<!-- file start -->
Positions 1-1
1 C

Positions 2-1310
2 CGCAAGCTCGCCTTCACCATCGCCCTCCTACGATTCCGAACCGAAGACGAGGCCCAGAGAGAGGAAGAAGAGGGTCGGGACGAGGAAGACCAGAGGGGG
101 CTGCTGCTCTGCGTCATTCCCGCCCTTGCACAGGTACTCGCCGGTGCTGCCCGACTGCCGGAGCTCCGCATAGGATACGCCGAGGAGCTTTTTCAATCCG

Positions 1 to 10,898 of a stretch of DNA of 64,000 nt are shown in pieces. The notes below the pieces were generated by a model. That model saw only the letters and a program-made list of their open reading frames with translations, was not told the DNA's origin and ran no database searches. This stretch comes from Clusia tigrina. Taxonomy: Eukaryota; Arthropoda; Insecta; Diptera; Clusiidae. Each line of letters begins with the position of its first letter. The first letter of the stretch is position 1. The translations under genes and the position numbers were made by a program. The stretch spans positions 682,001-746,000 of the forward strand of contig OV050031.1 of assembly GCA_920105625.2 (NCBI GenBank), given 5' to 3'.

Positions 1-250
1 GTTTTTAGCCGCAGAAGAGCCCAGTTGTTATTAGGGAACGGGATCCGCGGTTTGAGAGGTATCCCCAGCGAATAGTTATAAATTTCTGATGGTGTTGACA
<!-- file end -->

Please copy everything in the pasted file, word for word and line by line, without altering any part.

Positions 1-1
1 C

Positions 2-1310
2 CGCAAGCTCGCCTTCACCATCGCCCTCCTACGATTCCGAACCGAAGACGAGGCCCAGAGAGAGGAAGAAGAGGGTCGGGACGAGGAAGACCAGAGGGGG
101 CTGCTGCTCTGCGTCATTCCCGCCCTTGCACAGGTACTCGCCGGTGCTGCCCGACTGCCGGAGCTCCGCATAGGATACGCCGAGGAGCTTTTTCAATCCG

Positions 1 to 10,898 of a stretch of DNA of 64,000 nt are shown in pieces. The notes below the pieces were generated by a model. That model saw only the letters and a program-made list of their open reading frames with translations, was not told the DNA's origin and ran no database searches. This stretch comes from Clusia tigrina. Taxonomy: Eukaryota; Arthropoda; Insecta; Diptera; Clusiidae. Each line of letters begins with the position of its first letter. The first letter of the stretch is position 1. The translations under genes and the position numbers were made by a program. The stretch spans positions 682,001-746,000 of the forward strand of contig OV050031.1 of assembly GCA_920105625.2 (NCBI GenBank), given 5' to 3'.

Positions 1-250
1 GTTTTTAGCCGCAGAAGAGCCCAGTTGTTATTAGGGAACGGGATCCGCGGTTTGAGAGGTATCCCCAGCGAATAGTTATAAATTTCTGATGGTGTTGACA